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Lindsey's Literary Leanings

Book Reviews - Contemporary Fiction / Biographies / Autobiographies

  • Lindsey Skelton-Smith

The Mud Man (Author: Donna Marie West)

The Mud Man (Book Cover)

Engaging, Absorbing, Captivating

Genre: Pre-historic Fiction/Contemporary Fiction/Mystery

The Mud Man By Donna Marie West

Veronica had no idea that the telephone call she had just taken was the most important call of her career. Yet, when she arrived at the site, she couldn’t believe what she was seeing. It was the ultimate ‘artefact’ that an archaeologist could ever wish to unearth.

As they began to uncover the man who was still wearing part of the original skins of his people, it became evident that he was still alive, albeit barely, and Veronica hadn’t even began to contemplate the long and difficult road that lay ahead and how to communicate the intricacies of the modern world versus his rudimentary past, not to mention the whereabouts of the people he would have undoubtedly left behind, and what they could learn from him……but the bigger question of all hung in the air, would he even survive?

The Mud Man is a well constructed thought provoking novel and I have to commend the author for the amount of research and preparation that must have gone into writing this book. From medical facts to medication, to the tools he and his people would have made and used, clothing and practices that existed in the Mud Man’s time, and also the language, although I gather from the ‘About the author’ blurb at the end, that she is a translator so therefore has a flare for languages.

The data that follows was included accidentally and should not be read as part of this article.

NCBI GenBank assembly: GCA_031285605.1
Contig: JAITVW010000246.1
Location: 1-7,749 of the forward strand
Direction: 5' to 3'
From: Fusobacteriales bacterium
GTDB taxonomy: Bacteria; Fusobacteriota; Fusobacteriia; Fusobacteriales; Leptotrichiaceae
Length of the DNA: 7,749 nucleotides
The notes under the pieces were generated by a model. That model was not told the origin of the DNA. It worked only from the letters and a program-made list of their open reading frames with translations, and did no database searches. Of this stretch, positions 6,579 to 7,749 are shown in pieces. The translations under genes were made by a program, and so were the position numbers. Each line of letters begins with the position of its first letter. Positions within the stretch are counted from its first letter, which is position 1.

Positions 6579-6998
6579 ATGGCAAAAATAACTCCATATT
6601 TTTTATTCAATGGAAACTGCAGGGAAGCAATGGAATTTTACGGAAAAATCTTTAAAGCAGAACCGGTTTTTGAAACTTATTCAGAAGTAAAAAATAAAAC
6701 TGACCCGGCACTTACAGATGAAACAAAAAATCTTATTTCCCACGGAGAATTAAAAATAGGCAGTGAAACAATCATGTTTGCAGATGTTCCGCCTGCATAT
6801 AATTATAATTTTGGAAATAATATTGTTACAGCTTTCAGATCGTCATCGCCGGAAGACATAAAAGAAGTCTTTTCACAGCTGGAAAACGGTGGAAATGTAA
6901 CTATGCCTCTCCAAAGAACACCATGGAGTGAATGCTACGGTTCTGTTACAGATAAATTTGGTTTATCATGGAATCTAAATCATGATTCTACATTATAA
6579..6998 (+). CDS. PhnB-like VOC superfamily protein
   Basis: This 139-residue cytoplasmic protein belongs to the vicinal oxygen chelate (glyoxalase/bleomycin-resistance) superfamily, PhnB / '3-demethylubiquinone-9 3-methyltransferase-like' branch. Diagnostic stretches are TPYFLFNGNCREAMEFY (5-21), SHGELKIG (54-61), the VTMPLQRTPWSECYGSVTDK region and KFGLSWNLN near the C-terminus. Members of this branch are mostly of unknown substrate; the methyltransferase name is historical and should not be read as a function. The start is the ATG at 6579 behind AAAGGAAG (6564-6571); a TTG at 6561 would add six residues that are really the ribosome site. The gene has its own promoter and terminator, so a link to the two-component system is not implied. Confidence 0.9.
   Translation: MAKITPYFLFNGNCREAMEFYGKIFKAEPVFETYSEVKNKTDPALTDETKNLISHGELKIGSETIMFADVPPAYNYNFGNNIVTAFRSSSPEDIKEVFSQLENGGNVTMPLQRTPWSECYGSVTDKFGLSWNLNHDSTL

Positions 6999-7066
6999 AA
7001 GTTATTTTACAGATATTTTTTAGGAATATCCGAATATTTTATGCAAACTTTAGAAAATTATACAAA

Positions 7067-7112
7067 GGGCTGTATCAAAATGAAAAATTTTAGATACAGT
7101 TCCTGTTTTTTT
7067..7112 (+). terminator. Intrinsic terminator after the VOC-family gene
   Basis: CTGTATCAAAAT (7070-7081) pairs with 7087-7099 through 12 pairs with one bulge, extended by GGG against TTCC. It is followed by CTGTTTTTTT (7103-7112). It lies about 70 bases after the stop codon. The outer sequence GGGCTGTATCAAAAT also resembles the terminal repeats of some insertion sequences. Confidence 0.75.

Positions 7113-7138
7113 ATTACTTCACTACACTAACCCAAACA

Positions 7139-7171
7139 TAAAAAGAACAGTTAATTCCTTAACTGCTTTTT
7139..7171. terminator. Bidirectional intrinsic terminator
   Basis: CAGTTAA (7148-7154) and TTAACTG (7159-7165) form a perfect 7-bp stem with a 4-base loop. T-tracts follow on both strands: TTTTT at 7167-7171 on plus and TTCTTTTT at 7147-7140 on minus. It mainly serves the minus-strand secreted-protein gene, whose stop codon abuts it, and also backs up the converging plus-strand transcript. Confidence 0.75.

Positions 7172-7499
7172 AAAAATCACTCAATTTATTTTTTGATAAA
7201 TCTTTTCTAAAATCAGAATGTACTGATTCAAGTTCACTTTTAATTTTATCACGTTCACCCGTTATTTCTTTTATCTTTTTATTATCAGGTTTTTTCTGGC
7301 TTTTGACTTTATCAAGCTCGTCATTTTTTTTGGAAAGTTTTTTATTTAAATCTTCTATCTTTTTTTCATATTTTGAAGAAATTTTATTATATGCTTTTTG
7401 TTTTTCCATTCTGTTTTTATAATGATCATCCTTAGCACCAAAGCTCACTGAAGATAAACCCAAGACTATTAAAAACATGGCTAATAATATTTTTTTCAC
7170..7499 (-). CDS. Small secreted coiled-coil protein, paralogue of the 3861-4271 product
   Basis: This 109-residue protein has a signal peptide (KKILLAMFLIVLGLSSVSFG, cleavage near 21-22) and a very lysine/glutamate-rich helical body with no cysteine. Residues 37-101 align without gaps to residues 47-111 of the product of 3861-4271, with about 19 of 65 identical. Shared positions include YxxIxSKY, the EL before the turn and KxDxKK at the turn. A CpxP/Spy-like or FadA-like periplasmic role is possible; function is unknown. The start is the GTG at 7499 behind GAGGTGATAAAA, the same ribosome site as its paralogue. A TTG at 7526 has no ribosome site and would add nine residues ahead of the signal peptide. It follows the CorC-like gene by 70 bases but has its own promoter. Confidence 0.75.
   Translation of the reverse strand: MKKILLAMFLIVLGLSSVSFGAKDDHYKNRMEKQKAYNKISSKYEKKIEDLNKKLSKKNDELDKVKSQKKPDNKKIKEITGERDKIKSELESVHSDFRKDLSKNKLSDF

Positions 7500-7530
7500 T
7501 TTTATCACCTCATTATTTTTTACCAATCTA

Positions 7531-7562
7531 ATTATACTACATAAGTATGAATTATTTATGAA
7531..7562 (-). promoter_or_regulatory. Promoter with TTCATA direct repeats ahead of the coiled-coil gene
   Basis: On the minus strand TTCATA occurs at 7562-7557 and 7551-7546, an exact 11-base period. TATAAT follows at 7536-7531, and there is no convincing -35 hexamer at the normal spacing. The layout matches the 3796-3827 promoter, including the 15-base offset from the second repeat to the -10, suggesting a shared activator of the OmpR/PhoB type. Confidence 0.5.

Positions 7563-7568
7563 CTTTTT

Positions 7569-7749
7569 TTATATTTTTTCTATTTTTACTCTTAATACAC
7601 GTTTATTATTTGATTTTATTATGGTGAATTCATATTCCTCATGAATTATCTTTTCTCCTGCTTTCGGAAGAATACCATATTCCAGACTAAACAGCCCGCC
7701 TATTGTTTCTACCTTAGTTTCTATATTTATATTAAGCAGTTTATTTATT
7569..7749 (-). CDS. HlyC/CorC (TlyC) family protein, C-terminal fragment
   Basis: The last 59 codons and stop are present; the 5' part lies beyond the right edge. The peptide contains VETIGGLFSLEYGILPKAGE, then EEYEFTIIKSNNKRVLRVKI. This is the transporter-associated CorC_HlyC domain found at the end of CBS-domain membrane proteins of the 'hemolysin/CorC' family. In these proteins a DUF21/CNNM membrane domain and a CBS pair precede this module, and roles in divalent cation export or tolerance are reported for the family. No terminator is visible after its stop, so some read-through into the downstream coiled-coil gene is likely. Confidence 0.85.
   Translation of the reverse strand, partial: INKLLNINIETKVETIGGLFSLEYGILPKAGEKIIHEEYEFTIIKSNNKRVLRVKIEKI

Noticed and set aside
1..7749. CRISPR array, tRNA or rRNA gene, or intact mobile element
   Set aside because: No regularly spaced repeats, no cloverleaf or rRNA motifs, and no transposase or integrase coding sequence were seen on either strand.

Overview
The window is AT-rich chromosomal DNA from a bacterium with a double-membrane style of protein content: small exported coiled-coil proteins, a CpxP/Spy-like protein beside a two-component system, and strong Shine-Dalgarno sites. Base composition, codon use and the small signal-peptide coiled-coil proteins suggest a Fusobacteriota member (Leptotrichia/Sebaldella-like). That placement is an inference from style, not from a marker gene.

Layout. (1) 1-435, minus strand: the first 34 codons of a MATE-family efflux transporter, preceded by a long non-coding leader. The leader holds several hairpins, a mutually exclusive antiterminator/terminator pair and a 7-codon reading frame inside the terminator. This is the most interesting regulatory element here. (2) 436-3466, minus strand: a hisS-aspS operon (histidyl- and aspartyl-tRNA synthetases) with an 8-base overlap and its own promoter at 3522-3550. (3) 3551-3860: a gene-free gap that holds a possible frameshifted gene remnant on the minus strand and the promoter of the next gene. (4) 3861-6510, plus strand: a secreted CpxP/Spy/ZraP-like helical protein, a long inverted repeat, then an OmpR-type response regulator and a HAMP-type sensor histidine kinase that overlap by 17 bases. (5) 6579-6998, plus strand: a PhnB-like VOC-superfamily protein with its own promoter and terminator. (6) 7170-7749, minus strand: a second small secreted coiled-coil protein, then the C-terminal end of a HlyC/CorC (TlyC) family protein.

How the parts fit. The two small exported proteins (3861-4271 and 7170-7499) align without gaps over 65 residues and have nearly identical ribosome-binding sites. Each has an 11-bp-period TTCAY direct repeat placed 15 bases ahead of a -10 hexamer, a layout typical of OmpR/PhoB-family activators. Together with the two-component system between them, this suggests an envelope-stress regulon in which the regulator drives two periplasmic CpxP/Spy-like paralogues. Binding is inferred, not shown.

The book gave a fascinating insight into the indigenous man’s customs and all the modern culture that he would have to cope with and learn. Particularly the trauma of realising that he no longer has a friend or a living relative in existence .

The eventual reason discovered for his survival was very cleverly explained but at the same time was undemanding for anyone reading who does not have a great interest in detail of pre-historic times. It was contemporary with today enough to keep any readers attention.

The Mud Man was very childlike in his demeanour but also, clearly, extremely bright, being able to pick up words and activities from Veronica and the others. However, his frustration at finding himself ‘alone’ in a strange place when he expected to die all those thousands of years ago was evident, and although he continued to put on a good front after his initial reaction to the news from Veronica because he felt that that was what was expected of him, it was hard to believe that he would be happy existing in ‘Vee’s world’.

The conclusion didn’t particularly feel like an unexpected one to me. Towards the end of the novel I had wondered whether the end would allow for a sequel but it felt fitting for our ‘Mud Man’ and for all concerned to end on the note that it did. The ‘Mud Man’ is an extremely absorbing and captivating read. I may not have been inspired purely by the title and the cover and on this occasion and did read something of the synopsis but it was most definitely worth my time and I hope the author considers my review to be worthy of her work. I have already recommended it to others.

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